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Fertilising your plants

What can we use to fertilise houseplants?

Every plant owner would have to understand the kind of fertilisers or supplements to give their plant at some stage. For me, it wasn’t easy and just as tough like for some of you. I would spend so much time reading and testing it on the plants before I find an answer. So I thought it will be nice to share some of my experiences. Before starting to list down the supplements I use to give the plants a health boost, I thought it will be useful to share with you on some of the jargons for example NPK, plant vitalisers/tonic and trace elements.

Don’t fret, it’s easy! If you already know what these are, just skip down below to the products I currently use. (This is not an advertorial and I do not receive a fee for recommending any of the products in this post.)


NPK otherwise also known as Nitrogen (N), Phosphorus(P), Potassium(K) is essentially what your plants need to grow. Without going back to the chemistry textbooks that we dislike, below is what you need to know when dealing with plant care.

Nitrogen (N): When you are trying to encourage growth of beautiful lush and green leaves in the foliage varieties, make sure this is higher in number than the others. Nitrogen will help with your plant’s leaf and chlorophyl development.

Phosphorus(P): Phosphorus will help with flowering, fruiting and root development. So when you have a flowering plant, you know what turns it on to get that full bloom.

Potassium(K): Potassium encourages root development too and an overall development of the plant.

So how do you read them? You will usually see numbers like 14-14-14. This just means an equal share or percentage of NPK in the fertiliser that you use. Most indoors plants will feel comfortable with this formula. You may like to do slight adjustments to that percentage if you have flowering plants or are at different stages of plant growth. For example if you are focusing on its root or overall development, you may want to increase percentage of Phosphorus(P) and Potassium(K). There are some in the succulent family like Haworthias and Cacti that need a high P and K too instead of N since they have leafy foliage.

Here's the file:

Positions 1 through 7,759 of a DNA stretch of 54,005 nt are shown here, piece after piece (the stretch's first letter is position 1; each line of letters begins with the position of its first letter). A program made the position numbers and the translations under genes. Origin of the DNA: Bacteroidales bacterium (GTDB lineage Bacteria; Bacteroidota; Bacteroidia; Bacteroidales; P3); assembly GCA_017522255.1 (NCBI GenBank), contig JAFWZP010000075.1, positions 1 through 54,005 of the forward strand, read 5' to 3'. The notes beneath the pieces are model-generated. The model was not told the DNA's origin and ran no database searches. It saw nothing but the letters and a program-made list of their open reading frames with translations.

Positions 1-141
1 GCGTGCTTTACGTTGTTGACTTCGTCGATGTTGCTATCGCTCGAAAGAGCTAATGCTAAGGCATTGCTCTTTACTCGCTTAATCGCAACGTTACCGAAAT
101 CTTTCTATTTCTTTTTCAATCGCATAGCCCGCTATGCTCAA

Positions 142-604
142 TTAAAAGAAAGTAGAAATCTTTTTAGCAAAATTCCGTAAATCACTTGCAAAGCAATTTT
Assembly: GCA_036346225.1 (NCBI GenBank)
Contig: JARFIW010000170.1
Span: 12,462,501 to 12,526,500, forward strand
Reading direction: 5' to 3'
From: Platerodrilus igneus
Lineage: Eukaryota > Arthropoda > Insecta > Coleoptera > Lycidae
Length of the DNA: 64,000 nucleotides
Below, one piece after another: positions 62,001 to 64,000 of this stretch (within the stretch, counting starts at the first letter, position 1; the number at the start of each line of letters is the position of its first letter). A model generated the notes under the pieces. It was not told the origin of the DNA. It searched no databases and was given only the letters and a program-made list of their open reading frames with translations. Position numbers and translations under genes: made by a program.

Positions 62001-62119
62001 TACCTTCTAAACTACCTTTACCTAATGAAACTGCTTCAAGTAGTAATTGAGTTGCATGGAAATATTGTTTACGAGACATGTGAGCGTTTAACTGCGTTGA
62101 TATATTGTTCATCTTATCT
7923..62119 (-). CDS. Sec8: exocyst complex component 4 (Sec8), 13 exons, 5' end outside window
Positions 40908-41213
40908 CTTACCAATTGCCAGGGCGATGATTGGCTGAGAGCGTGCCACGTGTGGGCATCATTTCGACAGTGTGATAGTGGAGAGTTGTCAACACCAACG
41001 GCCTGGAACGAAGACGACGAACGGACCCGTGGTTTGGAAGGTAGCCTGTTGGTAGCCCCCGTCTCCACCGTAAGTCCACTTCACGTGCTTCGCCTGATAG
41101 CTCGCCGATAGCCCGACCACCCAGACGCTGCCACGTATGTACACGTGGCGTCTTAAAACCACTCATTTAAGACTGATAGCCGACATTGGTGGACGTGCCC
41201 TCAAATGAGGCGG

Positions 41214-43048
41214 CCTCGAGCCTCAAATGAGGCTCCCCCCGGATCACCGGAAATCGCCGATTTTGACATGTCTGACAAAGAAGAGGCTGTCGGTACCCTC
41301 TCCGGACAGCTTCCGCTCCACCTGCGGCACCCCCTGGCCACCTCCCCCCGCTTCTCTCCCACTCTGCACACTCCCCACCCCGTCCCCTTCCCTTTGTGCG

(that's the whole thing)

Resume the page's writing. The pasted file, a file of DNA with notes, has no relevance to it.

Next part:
Trace elements, nutrients for plants

These are secondary nutrients. Macro-nutrients like magnesium, calcium and sulphur help the plant to grow. And elements like Calcium helps the absorption of nitrogen intake. Look out for these in the fertiliser labels as they are equally important for growing beautiful, healthy plants.

Plant vitalisers or tonic.

Most plant vitalisers do not contain NPK but rather other plant extracts that help to boost the health of your plant. The formula really depends on the brand. A popular example used by many plant growers is HB-101 which is a formulation of extracts from age old trees like cedars and pines.

Fertilisers & Growth Products

Slow-released fertilisers

Osmocote 14-14-14

Type of Plants:
– Foliage Plants in the aroid family like Philodendron, Alocasia, Anthurium
– Flowering epiphytes like Hoya
– common houseplants like Rubber tree (Ficus Elastica), Spider plant (Chlorophytum comosum)

A balanced slow-released fertiliser is usually used for most indoor houseplants that need a consistent supply of nutrients for overall growth. Using a slow-released one reduces chemical burns since they are only released slowly whenever you water. They all have a coating that slowly breaks down over time, releasing the nutrients a little by little over a period of time instead of once in full intensity. I am using Osmocote because it is a popular brand in the US and seems to have the most effect for my plants. It can last at least 3 months.

Osmocote Plus Outdoor and Indoor Smart Release plant food 15-9-12

These Osmocote are also slow-released but they have a slightly different NPK to complement the trace elements in it. There are 11 extra nutrients in it that will help with plant growth. It is just so convenient and you will not need to top up the calcium and other nutrients separately. I will use this formula on plants that needs to be boosted for foilage and not so much its flowers since it has a slightly lower Phosphorus(P) count. And most importantly on those Aroids that I may forget to top up on the trace elements.